Article Text

AB1388 Quality of life and health care use in an early arthritis cohort: Comparison between patients with early RA and patients with inflammatory arthralgias
  1. T. Kuijper1,
  2. J. Luime1,
  3. P. Bindels1,
  4. J. Hazes2
  5. and REACH Study Group
  1. 1Rheumatology
  2. 2General Practice, Erasmus Mc, Rotterdam, Netherlands


Background Current evidence shows that early treatment of arthritis results in a more favorable course of disease. As patients are referred to the rheumatologist at an earlier stage of disease, patients presenting with inflammatory arthralgias, for whom no evident synovitis can be detected at physical examination, are increasingly seen by rheumatologists. A previous study suggested that the burden of disease for this patient group equals the burden of disease in early RA patients [1]. As formal diagnoses and decent insights in the pathophysiological processes underlying the complaints are usually lacking, little is known about the progression of health complaints over time, as well as its consequences on functional ability, health, general well-being and health care use (HCU).

Objectives To compare the burden of disease (pain, health related quality of life, functional ability, fatigue) and health care consumption levels of patients referred to the early arthritis clinic being diagnosed as having inflammatory arthralgias without clinical synovitis to patients with clinical RA.

Methods Patients with clinical RA and patients with inflammatory arthrialgias participating in the Rotterdam Early Arthritis Cohort before the date of June 2009 were selected. Data were used measuring the domains pain (RADAI), health related quality of life (SF-36), functionally ability (HAQ), fatigue (FAQ and VAS) and health care use at baseline and at 6 and 12 months of follow-up. Poisson regression for repeated data was performed to identify demographic, clinical and psychosocial factors associated with high overall use of services.

Results 276 patients with inflammatory arthralgias without synovitis and 225 RA patients were included. Pain scores (RADAI) decreased in over time in both groups. A trend was seen for a higher pain scores at baseline and lower pain scores after 6 and 12 months in the RA group. In the RA group, functional ability (HAQ) scores were worse at baseline and decreased over time, while remaining more or less constant in the inflammatory arthralgias group. Fatigue scores (FAS) were similar in both groups and remained constant over time. Health related quality of life (SF-36 subscales) is comparable or somewhat lower for the RA group, improving over time for both groups. However, HRQOL remained considerably lower than the population average in both groups. Health care utilization decreased over time and was similar in both groups, except for higher medical specialist visits in the RA group. High levels of HCU were associated with increased pain (IRR 1.14, 95%>CI 1.07–1.21) and worse mental health (IRR 1.03, 95%>CI 1.01-1.04) in the inflammatory arthralgias group and with increased pain (IRR 1.06, 95%>CI 1.02-1.11), shorter duration of complaints (IRR 1.59, 95%>CI 1.21-2.09), increased fatigue (IRR 1.02, 95%>CI 1.00-1.03), living together (IRR 1.34, 95%>CI 1.01-1.77) and low chance locus of control (IRR 1.03, 95%>CI 1.01-1.05) in the RA group.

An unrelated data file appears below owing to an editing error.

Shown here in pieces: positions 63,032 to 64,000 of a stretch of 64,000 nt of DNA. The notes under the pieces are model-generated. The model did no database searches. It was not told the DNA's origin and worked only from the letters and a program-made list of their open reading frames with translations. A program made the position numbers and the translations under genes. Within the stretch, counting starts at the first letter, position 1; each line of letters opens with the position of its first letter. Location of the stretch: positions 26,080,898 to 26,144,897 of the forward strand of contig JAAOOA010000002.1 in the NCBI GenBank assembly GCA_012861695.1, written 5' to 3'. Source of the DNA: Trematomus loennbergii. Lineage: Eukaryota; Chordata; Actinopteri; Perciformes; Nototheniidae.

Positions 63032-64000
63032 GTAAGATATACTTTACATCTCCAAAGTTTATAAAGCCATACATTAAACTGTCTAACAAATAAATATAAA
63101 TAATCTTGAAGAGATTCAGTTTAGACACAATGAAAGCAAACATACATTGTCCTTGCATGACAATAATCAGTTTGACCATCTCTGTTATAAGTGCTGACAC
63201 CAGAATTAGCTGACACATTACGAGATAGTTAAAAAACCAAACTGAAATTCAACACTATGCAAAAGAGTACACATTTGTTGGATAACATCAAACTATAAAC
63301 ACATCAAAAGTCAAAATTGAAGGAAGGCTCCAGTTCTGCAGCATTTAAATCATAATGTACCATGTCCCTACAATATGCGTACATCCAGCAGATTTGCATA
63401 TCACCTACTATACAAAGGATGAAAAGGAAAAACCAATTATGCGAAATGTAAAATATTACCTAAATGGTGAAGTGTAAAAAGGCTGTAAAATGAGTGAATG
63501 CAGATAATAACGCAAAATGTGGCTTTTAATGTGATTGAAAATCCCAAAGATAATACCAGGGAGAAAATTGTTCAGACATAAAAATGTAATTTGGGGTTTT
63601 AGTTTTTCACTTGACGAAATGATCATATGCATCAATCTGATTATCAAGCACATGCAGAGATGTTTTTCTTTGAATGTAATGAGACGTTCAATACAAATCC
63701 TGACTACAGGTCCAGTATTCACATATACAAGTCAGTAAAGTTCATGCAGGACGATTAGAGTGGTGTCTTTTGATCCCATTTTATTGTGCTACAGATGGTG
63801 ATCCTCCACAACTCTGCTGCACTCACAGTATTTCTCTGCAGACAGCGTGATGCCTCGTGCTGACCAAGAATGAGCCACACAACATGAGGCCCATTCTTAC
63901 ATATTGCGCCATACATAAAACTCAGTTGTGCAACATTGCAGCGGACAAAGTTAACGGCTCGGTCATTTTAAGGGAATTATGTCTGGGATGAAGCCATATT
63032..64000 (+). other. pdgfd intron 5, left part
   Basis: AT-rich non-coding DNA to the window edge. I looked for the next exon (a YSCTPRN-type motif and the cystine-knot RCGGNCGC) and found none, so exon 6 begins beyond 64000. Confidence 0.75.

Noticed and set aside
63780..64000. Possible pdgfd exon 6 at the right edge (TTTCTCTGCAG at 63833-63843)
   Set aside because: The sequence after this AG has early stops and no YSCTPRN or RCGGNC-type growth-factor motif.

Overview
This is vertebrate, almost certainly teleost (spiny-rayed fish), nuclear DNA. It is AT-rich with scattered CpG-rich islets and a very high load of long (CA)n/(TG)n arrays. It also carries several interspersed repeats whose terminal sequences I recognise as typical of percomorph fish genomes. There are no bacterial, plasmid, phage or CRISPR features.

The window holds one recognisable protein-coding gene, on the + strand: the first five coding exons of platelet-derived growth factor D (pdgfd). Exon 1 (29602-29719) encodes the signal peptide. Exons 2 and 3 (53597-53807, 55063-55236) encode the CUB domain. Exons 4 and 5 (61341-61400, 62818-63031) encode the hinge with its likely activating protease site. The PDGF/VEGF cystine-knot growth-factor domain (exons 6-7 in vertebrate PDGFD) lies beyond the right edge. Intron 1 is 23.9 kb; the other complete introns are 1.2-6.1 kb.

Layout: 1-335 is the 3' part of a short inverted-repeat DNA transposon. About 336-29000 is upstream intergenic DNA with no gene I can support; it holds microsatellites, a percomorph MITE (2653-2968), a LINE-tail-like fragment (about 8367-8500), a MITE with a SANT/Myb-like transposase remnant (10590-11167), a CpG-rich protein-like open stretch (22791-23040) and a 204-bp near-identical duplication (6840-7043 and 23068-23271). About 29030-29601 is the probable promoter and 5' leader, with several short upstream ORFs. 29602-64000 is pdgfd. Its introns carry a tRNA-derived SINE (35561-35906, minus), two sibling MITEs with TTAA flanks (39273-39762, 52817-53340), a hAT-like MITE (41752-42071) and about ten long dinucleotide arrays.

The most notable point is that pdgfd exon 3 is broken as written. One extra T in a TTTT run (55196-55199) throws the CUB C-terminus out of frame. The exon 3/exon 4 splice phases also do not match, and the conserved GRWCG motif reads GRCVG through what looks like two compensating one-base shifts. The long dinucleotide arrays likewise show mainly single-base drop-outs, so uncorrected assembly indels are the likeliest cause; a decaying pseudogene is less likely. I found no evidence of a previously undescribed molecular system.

Conclusions Overall, the burden of disease in patients with inflammatory arthralgias is similar to that of patients with RA, improving over time in both groups. Fatigue did not improve in either group. HCU was slightly higher in the RA group, decreasing over time in both groups.

  1. Geuskens G et al 2008.

Disclosure of Interest None Declared

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